Directed by: Anthony Mann.
Written by: Dudley Nichols and Joel Kane and Barney Slater.
Starring: Henry Fonda (Morgan 'Morg' Hickman), Anthony Perkins (Sheriff Ben Owens), Betsy Palmer (Nona Mayfield), Michel Ray (Kip Mayfield), Neville Brand (Bart Bogardus), John McIntire (Dr. Joseph Jefferson 'Doc' McCord), Mary Webster (Millie Parker), Peter Baldwin (Zeke McGaffey), Richard Shannon (Buck Henderson), Lee Van Cleef (Ed McGaffey), James Bell (Judge Thatcher), Howard Petrie (Mayor Harvey King), Russell Simpson (Clem Hall), Hal K. Dawson (Andy Miller), Jack Kenny (Sam Hodges), Mickey Finn (McCall).
Anthony Mann directed many great Westerns in his day – but The Tin Star is not one of them. Mann directed five Western classics starring Jimmy Stewart – Winchester ’73 (1950), Bend of the River (1952), The Naked Spur (1953), The Far Country (1954 – which I still need to see) and The Man from Laramie (1955), alongside other films like The Furies (1950), with a great, characteristically strong performance by Barbara Stanwyck, and perhaps my favorite of his Westerns – Man of the West (1958) with a great performance by Gary Cooper as an iconic Western hero – the man with a violent past trying to do right (it’s the Western I think of when I recall David Cronenberg’s A History of Violence). I mention Mann’s other films because I do think he is one of the best directors of Westerns in cinema history – he ranks right alongside the likes of Ford, Hawks, Leone, Peckinpah and Eastwood. But his 1957 film, The Tin Star, while not horrible in any way, is nowhere near his best work. It’s rather bland and forgettable – even if moderately entertaining for 90 minutes or so.
The film stars Anthony Perkins as Sheriff Ben Owens, who got the job in his small town simply because no one else wanted it. The old Sheriff was killed, the bully Burt Bogardus (Neville Brand) pretty much does what he wants to – and dares the law to try and stop him. Perkins, in his patented Anthony Perkins way, stutters and stammers, is overly nervous, not very good with a gun and can barely stand up to his girlfriend – Millie (Mary Webster), the daughter of the old Sheriff who doesn’t want to see her man suffer the same fate.
Into town rides Morg Hickman (Henry Fonda), a bounty hunter there to collect his fee for killing a local man who was wanted for robbery. The locals don’t take too kindly to Morg – they liked the local man – but he’s stuck in town for a few days so Ben can do the paperwork and get him his money. But the hotel won’t rent him a room, and the stable is run by that bully Bogardus, who won’t put up his horse. Luckily he meets Kip (Michel Ray), a young boy who lives on the outskirts of town with his mother Nona (Betsy Palmer) – who is an outcast of sorts herself because she married a Native, who was later killed. She agrees to put him up. Morg, who tells Ben he used to be a Sheriff, then takes the younger man under his wing to teach him how to be a good sheriff – although a dark secret in his past makes him think Ben is an fool for wanting the job at all.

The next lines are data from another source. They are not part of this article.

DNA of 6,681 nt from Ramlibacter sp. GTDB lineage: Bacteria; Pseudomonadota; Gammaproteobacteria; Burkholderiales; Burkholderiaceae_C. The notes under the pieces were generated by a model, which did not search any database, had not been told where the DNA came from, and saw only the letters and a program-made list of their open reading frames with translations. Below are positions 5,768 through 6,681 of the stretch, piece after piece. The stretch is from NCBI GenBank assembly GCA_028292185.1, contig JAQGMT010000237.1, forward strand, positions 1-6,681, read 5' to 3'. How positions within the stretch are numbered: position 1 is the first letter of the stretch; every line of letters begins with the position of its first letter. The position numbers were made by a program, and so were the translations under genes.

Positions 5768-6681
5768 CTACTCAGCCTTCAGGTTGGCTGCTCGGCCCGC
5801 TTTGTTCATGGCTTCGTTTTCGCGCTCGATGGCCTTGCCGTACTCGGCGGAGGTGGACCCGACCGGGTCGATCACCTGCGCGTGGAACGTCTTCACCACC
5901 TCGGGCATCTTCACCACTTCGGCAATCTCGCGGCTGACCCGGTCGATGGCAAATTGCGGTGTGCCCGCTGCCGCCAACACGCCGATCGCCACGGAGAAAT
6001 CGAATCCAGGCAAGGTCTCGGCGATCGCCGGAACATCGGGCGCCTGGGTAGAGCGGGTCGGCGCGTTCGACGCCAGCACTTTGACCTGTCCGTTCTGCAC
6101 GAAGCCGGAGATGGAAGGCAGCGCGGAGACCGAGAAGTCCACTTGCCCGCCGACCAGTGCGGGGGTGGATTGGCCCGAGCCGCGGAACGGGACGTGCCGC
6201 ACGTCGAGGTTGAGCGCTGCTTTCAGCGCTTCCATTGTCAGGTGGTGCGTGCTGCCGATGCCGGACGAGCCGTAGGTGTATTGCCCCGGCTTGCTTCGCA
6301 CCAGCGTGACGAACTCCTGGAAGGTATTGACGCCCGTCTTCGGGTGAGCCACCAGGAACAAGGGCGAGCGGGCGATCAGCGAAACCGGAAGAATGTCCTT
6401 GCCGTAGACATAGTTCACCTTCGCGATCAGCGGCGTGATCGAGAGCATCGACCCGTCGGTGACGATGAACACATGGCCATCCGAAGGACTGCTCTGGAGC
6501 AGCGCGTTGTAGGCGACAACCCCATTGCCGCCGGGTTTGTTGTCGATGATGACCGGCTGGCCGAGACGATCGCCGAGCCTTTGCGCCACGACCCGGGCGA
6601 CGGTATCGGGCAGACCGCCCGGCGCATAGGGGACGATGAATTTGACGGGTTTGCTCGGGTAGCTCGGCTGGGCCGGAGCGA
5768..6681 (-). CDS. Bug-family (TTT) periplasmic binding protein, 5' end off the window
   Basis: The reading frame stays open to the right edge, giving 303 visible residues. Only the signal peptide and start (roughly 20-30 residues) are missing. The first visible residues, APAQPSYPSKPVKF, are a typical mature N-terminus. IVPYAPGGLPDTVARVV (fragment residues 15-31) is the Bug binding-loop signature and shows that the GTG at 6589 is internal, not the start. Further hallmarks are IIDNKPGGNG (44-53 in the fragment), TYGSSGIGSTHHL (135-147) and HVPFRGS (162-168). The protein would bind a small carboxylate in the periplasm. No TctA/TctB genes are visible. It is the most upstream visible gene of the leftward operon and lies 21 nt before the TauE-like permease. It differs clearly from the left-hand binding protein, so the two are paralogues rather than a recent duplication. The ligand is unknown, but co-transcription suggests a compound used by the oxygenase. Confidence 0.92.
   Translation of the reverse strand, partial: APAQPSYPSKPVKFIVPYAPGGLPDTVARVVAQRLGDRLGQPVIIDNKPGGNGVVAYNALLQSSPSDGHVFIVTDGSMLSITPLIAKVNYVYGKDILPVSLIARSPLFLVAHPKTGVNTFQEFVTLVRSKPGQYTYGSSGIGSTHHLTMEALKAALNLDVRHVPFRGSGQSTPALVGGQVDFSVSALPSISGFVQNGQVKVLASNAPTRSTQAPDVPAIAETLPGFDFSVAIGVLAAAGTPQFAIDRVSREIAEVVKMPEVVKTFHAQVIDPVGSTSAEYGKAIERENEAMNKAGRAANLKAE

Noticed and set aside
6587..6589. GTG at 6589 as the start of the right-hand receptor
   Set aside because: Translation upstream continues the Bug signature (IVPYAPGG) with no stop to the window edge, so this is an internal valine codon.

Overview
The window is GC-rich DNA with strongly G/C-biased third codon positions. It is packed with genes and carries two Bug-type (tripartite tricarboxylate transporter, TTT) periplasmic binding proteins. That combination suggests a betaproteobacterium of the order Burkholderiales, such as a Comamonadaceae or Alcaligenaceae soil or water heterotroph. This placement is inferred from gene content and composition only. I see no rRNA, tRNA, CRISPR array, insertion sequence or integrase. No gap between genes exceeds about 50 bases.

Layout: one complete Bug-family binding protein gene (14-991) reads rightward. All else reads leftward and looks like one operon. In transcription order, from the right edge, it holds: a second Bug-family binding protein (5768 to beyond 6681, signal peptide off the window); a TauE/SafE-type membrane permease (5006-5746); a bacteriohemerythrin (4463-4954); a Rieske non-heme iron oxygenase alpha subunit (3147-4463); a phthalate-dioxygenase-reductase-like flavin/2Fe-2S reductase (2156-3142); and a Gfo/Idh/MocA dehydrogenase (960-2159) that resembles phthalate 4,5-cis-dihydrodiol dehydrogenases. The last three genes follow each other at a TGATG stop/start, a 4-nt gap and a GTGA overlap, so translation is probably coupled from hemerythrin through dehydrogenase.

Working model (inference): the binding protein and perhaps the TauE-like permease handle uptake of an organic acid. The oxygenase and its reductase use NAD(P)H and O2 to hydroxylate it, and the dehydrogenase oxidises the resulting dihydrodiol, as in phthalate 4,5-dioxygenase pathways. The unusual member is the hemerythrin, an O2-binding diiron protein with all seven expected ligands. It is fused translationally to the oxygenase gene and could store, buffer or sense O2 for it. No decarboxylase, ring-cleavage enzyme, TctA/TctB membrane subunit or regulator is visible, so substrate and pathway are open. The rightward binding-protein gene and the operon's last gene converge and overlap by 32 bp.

The screenplay for The Tin Star was written by Dudley Nichols – a frequent John Ford collaborator, and I cannot help but wonder if he wrote it with Ford in mind. The film certainly has a sentimental side – with Morg becoming a mentor to Ben, and a father figure to Kip – and Ford’s film often contained a lot of sentiment. Ford could pull it off – Mann, who by nature is more cynical, cannot quite do the same in The Tin Star. Too much of the dialogue in The Tin Star is on the nose – hammering its point into your head too much. Fonda was a great actor, capable of playing dark, brooding characters if called upon, and that is precisely what Morg should be. Therefore, it’s a curious decision for him to play it far lighter than that – when he finally delivers his speech revealing the dark secret in his past, it doesn’t feel right. A man who has gone through that shouldn’t be quite so cheery. Perkins acquits himself better as Ben – but, of course, it’s almost impossible to see Perkins and not see Norman Bates. In fact, Ben feels like Bates quite a bit – with the nervous, stuttering surface – the difference being this time, there is nothing deeper there. The rest of the cast isn’t quite up to snuff – especially Neville Brand as the man who is supposed to be the town’s Liberty Valance if you will. He seems like nothing more than a petulant child.
All this probably sounds like I hated The Tin Star. I didn’t – not really. Mann knows how to direct an action sequence, and the movie has quite a few good ones coming down the stretch. But the film is merely an average Western – they made a lot of those in the 1950s. Normally, an Anthony Mann Western is something to treasure, something head and shoulders above most films in the genre. Not The Tin Star.